Venus in Furs text illustrations

This small gallery shows just six of the twenty text illustrations to be seen in the printed version of my “Venus in Furs”.
They were produced digitally in the style of old-fashioned books where drawings were made to placed within the text and run round by it – so-called “page furniture”.
How many books published as novels today have that level of illustration?
Together with a special title page and end of chapter illustrations this book was designed from the start as a luxury item.

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The frontispiece page

See the dedicated page Venus in Furs book for further information about ordering the book.

Please note there is also an e-book for sale – while it contains the ten full-page illustrations these   text illustrations were omitted as it was impossible to wrap the text round them.

Venus in Fur

No, not “Venus in Furs” !

It is  “Venus in Fur” without the ‘s’.

It is not a play of the book. Well it is, indirectly.

This is a stage play – and a film now – about a stage director who is auditioning actresses for his own adaptation of the book “Venus in Furs”, and almost in despair of never finding the right one, allows a final audition to an outwardly trashy actress, who not only surprises him by her amazing acting  as the play progresses , but also completely turns his life around.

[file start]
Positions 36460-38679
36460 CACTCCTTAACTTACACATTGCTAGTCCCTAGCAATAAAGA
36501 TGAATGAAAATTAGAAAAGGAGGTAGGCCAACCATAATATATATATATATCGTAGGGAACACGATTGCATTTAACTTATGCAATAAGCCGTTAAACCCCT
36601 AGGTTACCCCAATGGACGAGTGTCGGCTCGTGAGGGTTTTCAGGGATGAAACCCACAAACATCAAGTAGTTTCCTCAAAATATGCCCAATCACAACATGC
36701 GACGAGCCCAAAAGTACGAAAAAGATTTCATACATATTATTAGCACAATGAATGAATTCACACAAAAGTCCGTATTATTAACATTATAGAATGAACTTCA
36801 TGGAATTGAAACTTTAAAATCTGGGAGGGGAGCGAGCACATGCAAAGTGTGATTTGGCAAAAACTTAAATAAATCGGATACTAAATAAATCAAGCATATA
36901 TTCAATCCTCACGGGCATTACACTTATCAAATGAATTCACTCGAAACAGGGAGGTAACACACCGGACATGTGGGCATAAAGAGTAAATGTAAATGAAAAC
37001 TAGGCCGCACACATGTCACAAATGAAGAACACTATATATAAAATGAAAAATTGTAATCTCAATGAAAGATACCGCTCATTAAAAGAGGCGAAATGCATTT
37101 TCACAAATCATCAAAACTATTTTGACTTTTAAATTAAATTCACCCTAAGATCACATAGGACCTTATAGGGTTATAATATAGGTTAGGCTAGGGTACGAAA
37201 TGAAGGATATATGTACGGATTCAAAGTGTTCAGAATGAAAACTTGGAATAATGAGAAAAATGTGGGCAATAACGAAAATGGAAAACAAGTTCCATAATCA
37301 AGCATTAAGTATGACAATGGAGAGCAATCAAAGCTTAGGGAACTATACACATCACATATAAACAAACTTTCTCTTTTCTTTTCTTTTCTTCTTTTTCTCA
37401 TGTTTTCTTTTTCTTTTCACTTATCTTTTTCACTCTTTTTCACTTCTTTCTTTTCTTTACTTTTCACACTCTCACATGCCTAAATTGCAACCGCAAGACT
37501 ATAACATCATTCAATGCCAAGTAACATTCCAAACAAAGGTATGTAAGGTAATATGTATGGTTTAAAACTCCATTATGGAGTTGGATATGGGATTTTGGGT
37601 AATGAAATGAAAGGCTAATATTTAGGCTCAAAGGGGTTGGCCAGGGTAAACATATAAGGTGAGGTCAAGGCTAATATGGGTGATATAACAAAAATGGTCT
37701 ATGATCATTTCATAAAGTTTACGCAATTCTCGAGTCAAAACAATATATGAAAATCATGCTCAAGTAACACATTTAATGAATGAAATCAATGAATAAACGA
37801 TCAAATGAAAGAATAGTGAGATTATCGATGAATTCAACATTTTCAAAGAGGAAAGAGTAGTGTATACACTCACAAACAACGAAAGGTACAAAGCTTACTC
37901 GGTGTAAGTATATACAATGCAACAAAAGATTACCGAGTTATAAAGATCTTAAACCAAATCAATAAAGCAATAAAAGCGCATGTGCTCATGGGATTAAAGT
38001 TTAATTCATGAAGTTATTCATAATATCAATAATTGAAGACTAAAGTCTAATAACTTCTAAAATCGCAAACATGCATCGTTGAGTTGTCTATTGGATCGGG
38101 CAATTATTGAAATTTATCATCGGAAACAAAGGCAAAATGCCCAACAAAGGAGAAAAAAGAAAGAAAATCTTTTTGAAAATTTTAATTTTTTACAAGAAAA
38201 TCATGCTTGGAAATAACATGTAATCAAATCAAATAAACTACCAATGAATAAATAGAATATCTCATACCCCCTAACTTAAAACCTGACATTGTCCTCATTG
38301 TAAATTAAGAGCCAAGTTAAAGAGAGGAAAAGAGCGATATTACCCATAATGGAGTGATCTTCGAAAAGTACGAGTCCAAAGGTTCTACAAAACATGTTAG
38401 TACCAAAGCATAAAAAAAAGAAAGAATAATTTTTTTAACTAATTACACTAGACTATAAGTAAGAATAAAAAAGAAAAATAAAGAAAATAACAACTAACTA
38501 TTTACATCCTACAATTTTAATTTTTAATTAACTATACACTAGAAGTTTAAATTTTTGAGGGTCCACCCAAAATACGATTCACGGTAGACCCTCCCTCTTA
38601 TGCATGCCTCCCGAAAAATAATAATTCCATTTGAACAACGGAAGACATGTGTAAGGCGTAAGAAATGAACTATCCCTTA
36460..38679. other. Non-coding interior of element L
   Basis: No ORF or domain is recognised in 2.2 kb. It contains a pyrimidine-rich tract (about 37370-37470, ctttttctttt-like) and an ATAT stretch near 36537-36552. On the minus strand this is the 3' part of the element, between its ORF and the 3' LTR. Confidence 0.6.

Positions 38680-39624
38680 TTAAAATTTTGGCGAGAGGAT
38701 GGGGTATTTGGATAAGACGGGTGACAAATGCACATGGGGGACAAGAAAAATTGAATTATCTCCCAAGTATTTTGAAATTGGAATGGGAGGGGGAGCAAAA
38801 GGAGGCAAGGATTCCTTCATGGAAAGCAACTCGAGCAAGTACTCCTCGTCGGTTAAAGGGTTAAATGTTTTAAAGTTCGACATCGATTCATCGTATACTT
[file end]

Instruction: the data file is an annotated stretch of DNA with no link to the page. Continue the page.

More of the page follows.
Confused yet? I was when I first heard of the play. Like many outside the theatre-going public it was when film director Roman Polanski announced he was going to produce his own adaptation in a French translation, with his wife Emmanuelle Seigner and Mathieu Amalric in the lead roles. I naturally assumed it was a dramatisation of the book itself. In fact there are only two actors in the entire play so when I first read about it and then later saw the stills from the movie I was admittedly cool about it.
After all, how could the whole of Venus in Furs be dramatised on stage with only two actors?

Of course I did not make the distinction.

But people kept asking me what I thought of the film (because of my translation and illustrations I was now thought of as some authority, maybe) so in the end I relented, thinking I had to base an opinion and so I sat grimly through the first few minutes. Rather like the director on stage Thomas Novachek (not the director of the play itself, by the way) who gradually warms to the personality of actress Vanda Jordan, I warmed to the script as I realised that the play’s author David Ives really understood the book itself and I started to enjoy the way the two characters reacted to each other and was thoroughly won over as the film ended.

So when the play finally came to Theatre Royal Haymarket in London I was enthusiastic to see it. In company with Mistress Tess and her admirer, we saw Natalie Dormer as Vanda and David Oakes as Thomas in a production directed by Patrick Marber. I was pleased at last to hear it in English instead of subtitled from the French film and it quite lived up to my expectations. Lots of great comic and insightful moments that really reflected the whole dynamic between Severin and Wanda in the original book. On speaking to other mistresses I learnt how it had affected them:-